Defining on-demand services under the scope of the AVMSD
What types of video-on-demand services falls under the scope of the Audiovisual Media Service Directive (AVMSD)? What differentiates those services from those covered by the E-Commerce Directive? A new report analyses the scope of the AVMSD, including the recent proposal for an update of the European legislation.
In this publication, the European Audiovisual Observatory aims to provide a guide to the latest debate on the material scope of the AVMSD for on-demand audiovisual services.
From market trends to national case law
After a market overview of the offer and consumption of on-demand services, the report moves on to explore the European framework of legislation, including both the history behind the adoption of the AVMSD and the current scope of services (see below).
Moreover, the report offers selected country analysis of how the AVMSD is transposed into national legislation and self- and co-regulatory measures, plus recent case law concerning the application of the directive in EU countries.
Seven criteria for an Audiovisual Media Service
In addition to linear TV channels, the current AVMSD applies to video-on-demand (VoD) services that are deemed to offer “TV-like” content. The report looks at the seven criteria for an on-demand service to qualify as an audiovisual media service – and thereby be included in the scope of AVMSD.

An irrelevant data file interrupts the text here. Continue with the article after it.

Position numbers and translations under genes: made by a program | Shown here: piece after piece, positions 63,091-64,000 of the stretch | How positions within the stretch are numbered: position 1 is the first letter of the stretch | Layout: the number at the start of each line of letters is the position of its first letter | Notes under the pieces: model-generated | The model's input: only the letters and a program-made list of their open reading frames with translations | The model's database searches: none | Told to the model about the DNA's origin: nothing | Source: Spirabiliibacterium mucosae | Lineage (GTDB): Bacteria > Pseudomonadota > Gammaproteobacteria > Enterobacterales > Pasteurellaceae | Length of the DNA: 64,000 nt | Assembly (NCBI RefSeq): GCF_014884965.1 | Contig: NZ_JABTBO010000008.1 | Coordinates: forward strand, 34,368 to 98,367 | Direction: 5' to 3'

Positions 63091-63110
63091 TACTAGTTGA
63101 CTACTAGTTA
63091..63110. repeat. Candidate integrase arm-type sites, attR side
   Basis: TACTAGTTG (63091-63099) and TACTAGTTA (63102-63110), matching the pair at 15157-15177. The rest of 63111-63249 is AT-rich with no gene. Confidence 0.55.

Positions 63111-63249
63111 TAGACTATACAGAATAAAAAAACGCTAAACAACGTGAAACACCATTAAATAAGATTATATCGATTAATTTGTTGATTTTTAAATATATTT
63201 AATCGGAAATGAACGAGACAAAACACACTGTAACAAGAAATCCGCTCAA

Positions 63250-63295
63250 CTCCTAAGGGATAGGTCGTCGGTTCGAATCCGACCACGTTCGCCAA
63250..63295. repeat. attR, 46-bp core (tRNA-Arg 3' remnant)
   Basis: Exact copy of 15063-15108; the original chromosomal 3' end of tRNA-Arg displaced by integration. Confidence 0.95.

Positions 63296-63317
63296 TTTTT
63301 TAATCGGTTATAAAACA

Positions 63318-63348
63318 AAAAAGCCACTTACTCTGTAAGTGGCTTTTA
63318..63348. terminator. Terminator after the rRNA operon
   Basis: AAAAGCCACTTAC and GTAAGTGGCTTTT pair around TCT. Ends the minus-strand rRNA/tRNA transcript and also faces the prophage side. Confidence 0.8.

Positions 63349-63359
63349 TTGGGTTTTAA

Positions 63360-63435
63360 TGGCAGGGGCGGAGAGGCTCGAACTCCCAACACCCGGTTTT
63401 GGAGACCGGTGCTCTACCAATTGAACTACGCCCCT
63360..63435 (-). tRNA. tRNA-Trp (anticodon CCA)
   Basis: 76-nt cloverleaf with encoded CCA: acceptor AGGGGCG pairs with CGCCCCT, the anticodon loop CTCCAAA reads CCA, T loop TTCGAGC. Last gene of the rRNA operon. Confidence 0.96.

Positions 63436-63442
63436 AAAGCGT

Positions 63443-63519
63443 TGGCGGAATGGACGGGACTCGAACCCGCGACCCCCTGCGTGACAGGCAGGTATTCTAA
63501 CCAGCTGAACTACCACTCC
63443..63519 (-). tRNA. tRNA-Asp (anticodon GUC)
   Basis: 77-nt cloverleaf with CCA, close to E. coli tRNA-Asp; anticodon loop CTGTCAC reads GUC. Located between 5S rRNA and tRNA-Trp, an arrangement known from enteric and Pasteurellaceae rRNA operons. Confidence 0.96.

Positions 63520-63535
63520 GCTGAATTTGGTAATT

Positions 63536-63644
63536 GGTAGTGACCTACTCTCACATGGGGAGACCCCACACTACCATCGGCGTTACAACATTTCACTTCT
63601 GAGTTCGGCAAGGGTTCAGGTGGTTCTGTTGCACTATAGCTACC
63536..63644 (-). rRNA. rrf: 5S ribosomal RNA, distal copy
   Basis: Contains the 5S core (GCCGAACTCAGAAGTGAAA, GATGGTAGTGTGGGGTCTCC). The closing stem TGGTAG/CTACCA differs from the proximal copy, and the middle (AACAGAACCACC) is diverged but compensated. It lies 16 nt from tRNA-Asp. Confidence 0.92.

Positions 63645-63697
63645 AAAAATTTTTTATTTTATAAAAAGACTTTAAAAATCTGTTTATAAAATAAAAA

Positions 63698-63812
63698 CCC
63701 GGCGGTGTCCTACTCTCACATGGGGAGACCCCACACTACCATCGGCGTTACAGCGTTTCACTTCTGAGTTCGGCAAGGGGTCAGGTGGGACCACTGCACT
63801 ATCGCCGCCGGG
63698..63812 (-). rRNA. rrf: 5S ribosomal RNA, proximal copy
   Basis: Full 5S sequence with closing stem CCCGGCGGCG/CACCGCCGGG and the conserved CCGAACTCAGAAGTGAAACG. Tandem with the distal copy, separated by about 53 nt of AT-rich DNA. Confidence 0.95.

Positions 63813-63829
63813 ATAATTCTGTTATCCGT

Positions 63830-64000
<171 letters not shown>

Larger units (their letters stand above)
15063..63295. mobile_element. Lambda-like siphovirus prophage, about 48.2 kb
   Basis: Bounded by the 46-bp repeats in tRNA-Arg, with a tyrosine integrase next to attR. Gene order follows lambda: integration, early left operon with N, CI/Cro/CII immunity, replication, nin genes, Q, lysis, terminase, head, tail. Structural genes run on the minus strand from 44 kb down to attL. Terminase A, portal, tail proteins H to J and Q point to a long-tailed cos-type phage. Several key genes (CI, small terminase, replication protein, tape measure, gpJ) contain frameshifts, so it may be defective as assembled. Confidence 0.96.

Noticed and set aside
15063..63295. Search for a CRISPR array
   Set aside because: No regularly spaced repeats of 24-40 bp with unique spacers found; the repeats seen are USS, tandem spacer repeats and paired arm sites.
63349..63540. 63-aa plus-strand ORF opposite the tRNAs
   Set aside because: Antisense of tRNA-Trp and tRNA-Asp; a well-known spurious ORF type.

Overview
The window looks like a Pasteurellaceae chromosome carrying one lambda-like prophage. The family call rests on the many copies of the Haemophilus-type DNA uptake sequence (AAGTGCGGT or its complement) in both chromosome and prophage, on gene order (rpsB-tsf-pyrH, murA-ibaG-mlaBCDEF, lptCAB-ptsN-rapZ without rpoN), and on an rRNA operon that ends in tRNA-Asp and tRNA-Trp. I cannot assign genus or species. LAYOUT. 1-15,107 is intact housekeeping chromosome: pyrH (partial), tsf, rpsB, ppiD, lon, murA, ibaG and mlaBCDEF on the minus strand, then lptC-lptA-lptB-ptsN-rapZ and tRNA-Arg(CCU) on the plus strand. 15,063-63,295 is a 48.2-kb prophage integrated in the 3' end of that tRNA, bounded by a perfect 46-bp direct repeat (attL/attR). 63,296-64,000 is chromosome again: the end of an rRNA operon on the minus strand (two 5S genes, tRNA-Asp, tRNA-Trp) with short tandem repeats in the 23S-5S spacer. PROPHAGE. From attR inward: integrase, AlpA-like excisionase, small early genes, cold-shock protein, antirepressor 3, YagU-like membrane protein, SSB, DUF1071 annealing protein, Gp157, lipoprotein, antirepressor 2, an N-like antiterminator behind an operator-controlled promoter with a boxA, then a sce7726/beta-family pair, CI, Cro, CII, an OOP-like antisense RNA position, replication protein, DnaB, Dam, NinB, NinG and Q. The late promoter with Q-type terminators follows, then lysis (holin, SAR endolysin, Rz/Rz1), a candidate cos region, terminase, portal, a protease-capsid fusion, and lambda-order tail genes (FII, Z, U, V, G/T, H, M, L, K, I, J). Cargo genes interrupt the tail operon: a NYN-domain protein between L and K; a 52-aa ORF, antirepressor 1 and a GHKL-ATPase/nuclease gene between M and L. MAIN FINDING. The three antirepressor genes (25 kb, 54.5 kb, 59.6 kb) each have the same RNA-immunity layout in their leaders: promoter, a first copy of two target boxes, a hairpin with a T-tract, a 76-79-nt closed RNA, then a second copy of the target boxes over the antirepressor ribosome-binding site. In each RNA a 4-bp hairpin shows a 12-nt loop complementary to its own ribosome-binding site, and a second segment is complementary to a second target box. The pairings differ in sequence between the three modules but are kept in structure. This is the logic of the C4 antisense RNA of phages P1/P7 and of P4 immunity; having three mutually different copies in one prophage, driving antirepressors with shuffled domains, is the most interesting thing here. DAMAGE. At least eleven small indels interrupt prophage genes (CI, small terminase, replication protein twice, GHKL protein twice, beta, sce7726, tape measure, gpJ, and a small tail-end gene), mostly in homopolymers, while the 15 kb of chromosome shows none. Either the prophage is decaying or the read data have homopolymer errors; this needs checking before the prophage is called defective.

In comparison with the Commission’s proposal for an update, the criteria remain substantially unchanged, except the “TV-likeness”.
The regulation’s state of play
The closing chapter details the state of play regarding the scope of the AVMSD. Of significance is the European Commission’s recent proposal, which stipulates that the directive now cover video-sharing platforms, such as YouTube, newspapers online that make available video content, and short videos.
Social media platforms such as Facebook are not included, inasmuch as their principle purpose is not video sharing.
About the European Audiovisual Observatory: This European public service body is comprised of 40 member states and the European Union, represented by the European Commission. It provides information on the various audiovisual markets in Europe and their financing, and analyses and reports on the legal issues affecting the different sectors of the audiovisual industry. Read more
BY: EVA HARRIE